- Critical Analysis of Robert Frost's The Road Not Taken The speaker in Robert Frost's 'The Road Not Taken' gives the reader insight into human nature with each line of poetry. While, Frost had not originally intended for this to be an inspirational poem, line by line, the speaker is encouraging each reader to seek out his or her own personal path in the journey of life. Romanticizing the rural woods of New England creates the perfect setting for the theme of self-discovery laid out and described by the speaker.... [tags: The Road Not Taken Robert Frost Poems Essays]
1222 words (3.5 pages)
- Analysis of Robert Frost's Fire and Ice For Robert Frost, poetry and life were one and the same. In an interview he said, 'One thing I care about, and wish young people could care about, is taking poetry as the first form of understanding.' Each Robert Frost poem strikes a chord somewhere, each poem bringing us closer to life with the compression of feeling and emotion into so few words. This essay will focus on one particular poem, the meaning of which has been much debated due to the quantity of words used, or the lack there-of.... [tags: Frost Fire and Ice Essays]
1075 words (3.1 pages)
- Robert Frost’s Mending Wall In his poem 'Mending Wall', Robert Frost presents to us the thoughts of barriers linking people, communication, friendship and the sense of security people gain from barriers. His messages are conveyed using poetic techniques such as imagery, structure and humor, revealing a complex side of the poem as well as achieving an overall light-hearted effect. Robert Frost has cleverly intertwined both a literal and metaphoric meaning into the poem, using the mending of a tangible wall as a symbolic representation of the barriers that separate the neighbors in their friendship.... [tags: essays research papers Frost]
1175 words (3.4 pages)
- Human and Nature Robert Frost’s poem, “Stopping by Woods in a Snowy Evening,” explicates the journey of a man in the woods. The man is admiring the natural scene; although, he knows his personal goals have been neglected. He admires the cold evening and wants to stay in woods. However, he realizes that he has to go to fulfil his desires. So, he neglects his wish of watching the beautiful scene of a snowy evening. Fagan states: “The poem is not simply a description of a natural scene but is about a person experiencing the scene” (Fagan 1).... [tags: Stripping by Woods in a Snowy Evening, Analysis]
1010 words (2.9 pages)
- “A quiet secluded life in the country, with the possibility of being useful to people to whom it is easy to do good, and who are not accustomed to have it done to them . . .such is my idea of happiness.” (Tolstoy) The differences between the lifestyles of the rural and the urban have been written into literature, primarily poetry since the very idea of the city was developed. From the time that these two groups began to identify themselves, the differences began to form. Plenty of writers have offered their opinions on what it means to live in the country, and the city alike.... [tags: poetry, robert frost, birches]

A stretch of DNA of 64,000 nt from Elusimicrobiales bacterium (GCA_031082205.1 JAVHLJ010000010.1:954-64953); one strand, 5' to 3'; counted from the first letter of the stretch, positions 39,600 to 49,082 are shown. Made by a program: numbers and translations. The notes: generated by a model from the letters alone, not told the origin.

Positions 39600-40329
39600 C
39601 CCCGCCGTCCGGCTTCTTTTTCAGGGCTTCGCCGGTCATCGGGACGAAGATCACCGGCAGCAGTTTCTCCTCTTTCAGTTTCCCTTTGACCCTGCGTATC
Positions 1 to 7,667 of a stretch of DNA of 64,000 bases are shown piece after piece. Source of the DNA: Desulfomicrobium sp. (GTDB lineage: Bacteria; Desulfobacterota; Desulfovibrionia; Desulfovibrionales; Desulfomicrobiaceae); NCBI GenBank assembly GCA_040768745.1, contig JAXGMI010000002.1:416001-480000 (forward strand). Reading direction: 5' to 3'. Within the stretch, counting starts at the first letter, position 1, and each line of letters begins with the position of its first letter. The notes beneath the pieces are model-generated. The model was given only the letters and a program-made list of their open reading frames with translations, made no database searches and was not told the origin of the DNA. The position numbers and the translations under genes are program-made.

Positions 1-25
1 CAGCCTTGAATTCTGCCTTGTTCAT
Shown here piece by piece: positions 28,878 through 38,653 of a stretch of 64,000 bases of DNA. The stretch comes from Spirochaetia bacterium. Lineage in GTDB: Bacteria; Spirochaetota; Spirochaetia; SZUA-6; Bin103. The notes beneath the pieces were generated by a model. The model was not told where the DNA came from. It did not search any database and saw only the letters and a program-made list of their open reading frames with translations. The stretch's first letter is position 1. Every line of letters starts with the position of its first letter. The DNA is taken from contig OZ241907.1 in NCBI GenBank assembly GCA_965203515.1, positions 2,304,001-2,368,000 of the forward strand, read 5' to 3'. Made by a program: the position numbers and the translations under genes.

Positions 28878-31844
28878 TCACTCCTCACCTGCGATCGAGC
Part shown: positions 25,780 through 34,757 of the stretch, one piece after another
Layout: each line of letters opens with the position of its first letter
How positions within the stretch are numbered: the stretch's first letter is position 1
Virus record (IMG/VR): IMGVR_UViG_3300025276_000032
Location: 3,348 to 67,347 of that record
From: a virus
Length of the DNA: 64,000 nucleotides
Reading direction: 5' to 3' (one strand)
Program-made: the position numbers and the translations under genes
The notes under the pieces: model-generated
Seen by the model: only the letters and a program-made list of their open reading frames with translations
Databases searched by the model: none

1215 words (3.5 pages)
- The Dark Side of Humanity Exposed in Robert Frost's Poetry Robert Frost is often referred to as a poet of nature. Words and phrases such as fire and ice, flowers in bloom, apple orchards and rolling hills, are all important elements of Frost's work. These ‘benign' objects provide an alternative way to look at the world and are often used as metaphors to describe a darker view of nature and humans. In Frost's poetry, the depth is as important as the surface. The darker aspects of Frost's poetry are often portrayed through the use of symbolism, vivid imagery, and selective word choice.... [tags: Mending Wall Nothing Gold Can Stay]
993 words (2.8 pages)
Arguing for Authenticity: A Comparison and Contrast of Two American Modern Poets, Robert Frost and Langston Hughes
- “[F]uture commentators on American poetry and political issues will not be able to ignore the … authentic voice of the region,” argues Barry Ahearn, author of the article Poetry: 1900 to the 1940s, which discusses the importance of the author writing about his or her region of choice in their poetry and how it affects their writing (Ahearn 373). Ahearn discusses writers such as Sterling A. Brown, Langston Hughes, H.D. (Hilda Doolittle), Robert Frost, Robinson Jeffers, Edna St. Vincent Millay, Lorine Niedecker, George Oppen, John Crowe Ransom, Charles Rezikoff, Muriel Rukeyser, Gertrude Stine, Wallace Stevens, Sara Teasdale, William Carlos Williams, and Louis Zukofksy.... [tags: Poetry Analysis ]
2178 words (6.2 pages)